It’s funny. A Senior leader will love things that other people often don’t.
If you’re a senior leader, you might recognize yourself in this post. That would be a good thing.
If you’re not the senior leader, you might read this post and think, “Absolutely! This is so obvious! Why on earth doesn’t my (dumb) boss get it?”
As a senior leader myself, it took me a while to figure out that the things I loved honestly frustrated my team or the people I served.
Some of these are innocent, some less so. But one of the keys to leading well over the long haul is to understand that just because it’s a win for you doesn’t mean it’s a win for everybody.
Most people don’t love the same things a senior leader loves. Neither do the people who are part of your church or organization. Understanding that is a key to leading everyone better.
Some of the seven outlined below are little ego boosts that honestly need to be prayed through. Others are just blind spots that are easy to miss.
The key to all of them is to see the impact your emotions, actions and dreams have on everyone else in the organization. And sometimes, that’s hard to see.
So what do senior leaders love that everyone else hates, or at least doesn’t love nearly as much? Seven things.
1. A JAMMED PARKING LOT
A little confession. Every Sunday morning at our church I go up to the second floor of our broadcast location and look out at the parking lot to see how full it is. I’m not saying this is good. I’m just saying it’s true.
As a senior leader, I hate empty parking spaces. I get excited when the parking lot is overflowing. I get even more excited when the cars flow out to the street. (Staff park in an adjacent lot, so we leave all the spots for our guests. Here’s why.)
But if you’re the guest…it’s not so fun. I hate going to a restaurant or mall and not being able to find parking.
Or imagine being on the parking crew that morning and dealing with yet again more vehicles than the lot can handle. Sure, they’re pros at helping people, but still.
Who loves a crowded parking lot? Leaders do. Guests don’t.
2. A FULL HOUSE
Well, if you love a jammed parking lot, you’ll probably also love a full house.
Please know that loving a full house and jammed parking lot definitely take you into mixed motive territory. On the one hand, it’s amazing to see so many people coming to your church or lining up to be a part of what you’re doing, and hopefully, their lives are changed as a result. But there’s also the rush that success brings, the thrill that growth brings…and that needs to be wrestled through in honest prayer and confession.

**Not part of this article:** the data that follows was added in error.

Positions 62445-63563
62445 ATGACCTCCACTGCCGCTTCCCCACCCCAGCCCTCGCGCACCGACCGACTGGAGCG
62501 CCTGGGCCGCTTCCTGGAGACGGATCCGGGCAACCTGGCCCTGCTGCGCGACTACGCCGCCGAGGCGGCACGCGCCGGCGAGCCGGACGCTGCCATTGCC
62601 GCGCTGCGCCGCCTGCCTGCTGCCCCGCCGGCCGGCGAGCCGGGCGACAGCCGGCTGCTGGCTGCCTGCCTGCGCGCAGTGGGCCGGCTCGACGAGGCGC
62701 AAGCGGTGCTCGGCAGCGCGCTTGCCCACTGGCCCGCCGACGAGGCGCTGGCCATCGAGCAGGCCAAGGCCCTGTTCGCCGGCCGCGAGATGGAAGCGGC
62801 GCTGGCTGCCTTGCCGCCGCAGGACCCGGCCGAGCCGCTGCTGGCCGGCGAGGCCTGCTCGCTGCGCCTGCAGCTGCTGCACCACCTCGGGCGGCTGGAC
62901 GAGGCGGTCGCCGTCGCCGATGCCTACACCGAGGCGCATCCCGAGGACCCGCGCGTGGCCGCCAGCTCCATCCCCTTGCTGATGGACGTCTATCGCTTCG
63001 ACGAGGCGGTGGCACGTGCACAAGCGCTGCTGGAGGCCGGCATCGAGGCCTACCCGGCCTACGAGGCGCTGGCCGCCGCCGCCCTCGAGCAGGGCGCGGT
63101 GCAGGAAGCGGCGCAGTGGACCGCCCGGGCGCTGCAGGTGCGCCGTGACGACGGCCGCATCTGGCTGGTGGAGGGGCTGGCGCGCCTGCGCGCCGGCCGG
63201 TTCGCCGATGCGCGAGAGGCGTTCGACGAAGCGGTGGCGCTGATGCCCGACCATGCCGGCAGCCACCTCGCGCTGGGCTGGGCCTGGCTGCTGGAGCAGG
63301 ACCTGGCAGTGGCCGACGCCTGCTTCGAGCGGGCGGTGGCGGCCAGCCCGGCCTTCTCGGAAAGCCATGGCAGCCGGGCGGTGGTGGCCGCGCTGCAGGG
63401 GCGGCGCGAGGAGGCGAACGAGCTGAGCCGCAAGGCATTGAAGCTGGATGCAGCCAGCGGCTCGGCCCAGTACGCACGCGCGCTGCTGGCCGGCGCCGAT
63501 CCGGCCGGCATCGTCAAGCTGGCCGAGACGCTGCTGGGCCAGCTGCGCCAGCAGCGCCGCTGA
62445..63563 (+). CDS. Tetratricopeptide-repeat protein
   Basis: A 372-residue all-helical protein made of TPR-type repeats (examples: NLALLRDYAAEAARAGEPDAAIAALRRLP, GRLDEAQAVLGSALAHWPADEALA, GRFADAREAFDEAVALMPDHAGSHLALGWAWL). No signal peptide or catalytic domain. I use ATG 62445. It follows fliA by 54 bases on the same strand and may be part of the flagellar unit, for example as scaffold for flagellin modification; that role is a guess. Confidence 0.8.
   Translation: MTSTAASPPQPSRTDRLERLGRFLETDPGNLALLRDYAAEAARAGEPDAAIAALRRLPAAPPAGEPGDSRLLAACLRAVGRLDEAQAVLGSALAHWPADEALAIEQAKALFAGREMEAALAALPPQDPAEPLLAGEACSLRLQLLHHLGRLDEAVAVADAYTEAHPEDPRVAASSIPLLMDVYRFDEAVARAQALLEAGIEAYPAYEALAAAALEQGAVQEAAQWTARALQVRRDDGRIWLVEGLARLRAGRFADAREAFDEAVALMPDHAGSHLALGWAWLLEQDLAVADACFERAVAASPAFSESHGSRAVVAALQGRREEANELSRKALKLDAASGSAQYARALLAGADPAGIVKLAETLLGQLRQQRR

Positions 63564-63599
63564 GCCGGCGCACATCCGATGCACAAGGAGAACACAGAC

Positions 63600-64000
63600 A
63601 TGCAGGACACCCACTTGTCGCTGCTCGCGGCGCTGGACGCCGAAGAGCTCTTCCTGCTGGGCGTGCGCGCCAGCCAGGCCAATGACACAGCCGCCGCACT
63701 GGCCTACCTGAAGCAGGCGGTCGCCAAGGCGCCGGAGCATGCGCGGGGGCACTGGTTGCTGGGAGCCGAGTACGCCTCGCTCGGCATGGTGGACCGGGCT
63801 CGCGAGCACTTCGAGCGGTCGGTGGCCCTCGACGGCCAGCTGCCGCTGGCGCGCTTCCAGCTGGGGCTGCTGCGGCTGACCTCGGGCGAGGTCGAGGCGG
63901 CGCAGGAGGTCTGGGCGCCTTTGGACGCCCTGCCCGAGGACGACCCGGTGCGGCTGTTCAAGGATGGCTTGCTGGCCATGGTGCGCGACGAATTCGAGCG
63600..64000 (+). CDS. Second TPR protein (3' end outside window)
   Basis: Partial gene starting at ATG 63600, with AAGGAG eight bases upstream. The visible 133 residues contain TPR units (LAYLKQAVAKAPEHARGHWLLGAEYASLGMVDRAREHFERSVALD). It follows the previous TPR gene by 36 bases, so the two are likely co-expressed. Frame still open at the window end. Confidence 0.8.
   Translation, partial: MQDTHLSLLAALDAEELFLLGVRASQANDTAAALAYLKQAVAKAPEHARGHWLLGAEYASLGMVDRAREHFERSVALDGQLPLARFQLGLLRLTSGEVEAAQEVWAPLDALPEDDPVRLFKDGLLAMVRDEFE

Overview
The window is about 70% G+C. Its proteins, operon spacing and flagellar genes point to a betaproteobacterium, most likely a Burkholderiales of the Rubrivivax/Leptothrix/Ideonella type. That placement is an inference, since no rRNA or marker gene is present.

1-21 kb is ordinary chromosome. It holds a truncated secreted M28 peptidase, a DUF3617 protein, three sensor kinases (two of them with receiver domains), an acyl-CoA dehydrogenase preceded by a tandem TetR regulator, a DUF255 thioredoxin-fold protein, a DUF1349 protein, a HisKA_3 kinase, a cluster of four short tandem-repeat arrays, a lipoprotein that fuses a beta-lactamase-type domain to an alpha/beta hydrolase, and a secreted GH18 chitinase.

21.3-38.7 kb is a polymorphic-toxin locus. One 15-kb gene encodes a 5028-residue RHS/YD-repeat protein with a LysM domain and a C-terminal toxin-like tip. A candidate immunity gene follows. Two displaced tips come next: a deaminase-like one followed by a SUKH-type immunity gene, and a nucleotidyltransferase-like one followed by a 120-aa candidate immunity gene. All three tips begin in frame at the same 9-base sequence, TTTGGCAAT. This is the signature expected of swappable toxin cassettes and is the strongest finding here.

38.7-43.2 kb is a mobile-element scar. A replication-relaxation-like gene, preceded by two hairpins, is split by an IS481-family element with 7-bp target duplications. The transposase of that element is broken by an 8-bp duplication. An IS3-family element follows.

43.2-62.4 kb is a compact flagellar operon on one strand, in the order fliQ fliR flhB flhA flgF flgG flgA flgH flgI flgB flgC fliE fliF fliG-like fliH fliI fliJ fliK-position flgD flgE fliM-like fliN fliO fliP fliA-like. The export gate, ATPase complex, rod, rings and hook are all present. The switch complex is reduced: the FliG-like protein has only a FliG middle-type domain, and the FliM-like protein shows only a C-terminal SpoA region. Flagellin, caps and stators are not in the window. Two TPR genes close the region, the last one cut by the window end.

But as much as leaders love a full house, it creates issues for guests. Walk in five minutes late with six people and it’s almost impossible to find seats together. Everyone feels crowded and crushed. Lines form in restrooms and the lobby becomes a crush of confusion.
A full house not only stresses the system, it stresses your team and the very people you’re trying to reach.
An almost-full house is usually better than a full house (add another service, friends).
Don’t let your love of a full house blind you to the issues it creates for a host of other people.
3. RAPID GROWTH
Again, check your motives, but rapid growth can be a thing. As I look back on my time in leadership so far, the times when you double in size or grow by 50 percent in a year are pretty exciting. You see a lot of life-change happen as a result.
Leaders, growth is one thing. Sustainable growth is quite another.
While I’m not sure there’s an exact science to this, one figure I’ve heard repeatedly over the years is that any growth above 30 percent growth a year is hard to sustain.
Having been through some very rapid growth seasons, I couldn’t agree more.
Rapid growth stresses systems, staff, guests and everyone. And often the one who least feels it is the senior leader. But walk down the hall and talk to the pre-school people and they’re pulling their hair out. Or the guest services team who has no idea how to follow up with that many new people. Or the staff who are doing everything they did last year and 50 percent more, without a pay increase or more staff.
Again, as exciting as rapid growth is, leaders need to directly engage the issues involved. And, trust me, there are issues.
Deal with the issues rapid growth brings, and you can turn rapid growth into healthy growth. Don’t, and your church will struggle even though it’s growing.